# For-structure, Loop-until-structure

In this tutorial the goal is to remove items from a sequence that are divisible by two.

#### for-structure

To start we try using a for-structure:

```sequence set = {1,2,3,4,5,6,7,8}
for i = 1 to length(set) do
if remainder(set[i],2)=0 then
set = remove(set, i)
end if
end for

-- error
-- subscript value 6 is out of bounds, reading from a sequence of length 4
```

It is not unreasonable to wish that this example works. The problem is that the for-structure evaluates the loop limits just once and locks them into place. The the sequence keeps changing length; it's like the end of a wagging dog's tail that the for-structure can't keep up with.

You must remember that a for-structure is intended to loop a pre-determined number of times and the limits are fixed before looping commences.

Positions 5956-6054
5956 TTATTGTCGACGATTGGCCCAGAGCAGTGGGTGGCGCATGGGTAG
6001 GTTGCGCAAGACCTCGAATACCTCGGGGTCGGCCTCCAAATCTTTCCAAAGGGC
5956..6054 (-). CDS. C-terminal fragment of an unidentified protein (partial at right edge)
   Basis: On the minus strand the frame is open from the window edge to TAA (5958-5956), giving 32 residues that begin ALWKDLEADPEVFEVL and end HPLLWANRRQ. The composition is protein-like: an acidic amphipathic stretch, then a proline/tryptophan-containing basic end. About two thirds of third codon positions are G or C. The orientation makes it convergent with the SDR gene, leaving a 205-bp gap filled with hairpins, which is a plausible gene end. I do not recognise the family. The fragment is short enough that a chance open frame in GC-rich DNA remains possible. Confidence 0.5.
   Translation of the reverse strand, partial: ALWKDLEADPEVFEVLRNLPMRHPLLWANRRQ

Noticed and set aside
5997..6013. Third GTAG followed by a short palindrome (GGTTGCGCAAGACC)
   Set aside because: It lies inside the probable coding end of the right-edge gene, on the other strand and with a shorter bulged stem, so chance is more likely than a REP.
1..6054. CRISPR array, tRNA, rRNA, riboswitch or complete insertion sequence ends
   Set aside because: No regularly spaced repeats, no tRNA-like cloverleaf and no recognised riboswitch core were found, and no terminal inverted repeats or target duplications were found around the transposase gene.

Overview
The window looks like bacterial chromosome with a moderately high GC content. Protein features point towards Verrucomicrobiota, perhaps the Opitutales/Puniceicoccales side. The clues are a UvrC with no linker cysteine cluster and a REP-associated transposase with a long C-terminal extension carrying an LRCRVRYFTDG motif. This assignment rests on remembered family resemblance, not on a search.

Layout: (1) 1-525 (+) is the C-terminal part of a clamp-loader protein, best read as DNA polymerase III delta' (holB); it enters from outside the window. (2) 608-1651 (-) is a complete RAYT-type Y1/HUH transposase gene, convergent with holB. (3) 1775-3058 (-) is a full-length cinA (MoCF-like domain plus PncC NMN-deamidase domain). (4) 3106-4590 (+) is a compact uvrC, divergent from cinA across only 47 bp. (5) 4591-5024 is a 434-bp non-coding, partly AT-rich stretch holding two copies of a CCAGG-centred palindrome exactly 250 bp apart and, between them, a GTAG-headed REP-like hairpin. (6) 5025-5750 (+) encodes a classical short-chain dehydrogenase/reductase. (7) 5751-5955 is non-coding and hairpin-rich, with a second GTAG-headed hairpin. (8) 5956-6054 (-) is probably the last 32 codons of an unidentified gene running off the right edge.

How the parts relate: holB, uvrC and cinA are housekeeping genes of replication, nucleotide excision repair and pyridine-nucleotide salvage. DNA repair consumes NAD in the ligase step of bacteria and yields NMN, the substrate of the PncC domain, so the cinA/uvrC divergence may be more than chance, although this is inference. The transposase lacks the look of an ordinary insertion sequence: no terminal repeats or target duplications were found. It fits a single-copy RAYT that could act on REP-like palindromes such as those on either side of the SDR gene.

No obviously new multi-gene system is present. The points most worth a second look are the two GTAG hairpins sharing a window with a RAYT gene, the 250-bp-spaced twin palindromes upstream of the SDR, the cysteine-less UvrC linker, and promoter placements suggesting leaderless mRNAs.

#### exit keyword

However, you can use the exit keyword to jump out of a for-structure before an error is encountered. Since you know the error is due a "subscript value out of bounds" you can write:

```sequence set = {1,2,3,4,5,6,7,8}
for i = 1 to length(set) do
if remainder(set[i],2)=0 then
set = remove(set, i)
end if
if i>length(set) then exit end if
end for
? set
--> {1,3,5,7}
```

#### backwards

A better solution is to traverse the sequence backwards:

```sequence set = {1,2,3,4,5,6,7,8}
for i=length(set) to 1 by -1 do
if remainder(set[i],2)=0 then
set = remove(set, i)
end if
end for
? set
--> {1,3,5,7}
```

#### loop-until-structure

Another solution is to use the loop-until-structure were the test condition is recalculated for each iteration:

```sequence set = {1,2,3,4,5,6,7,8}
integer i=1
loop do
if remainder(set[i],2)=0 then
set = remove(set, i)
end if
i += 1
until i > length(set)
end loop
? set
--> {1,3,5,7}
```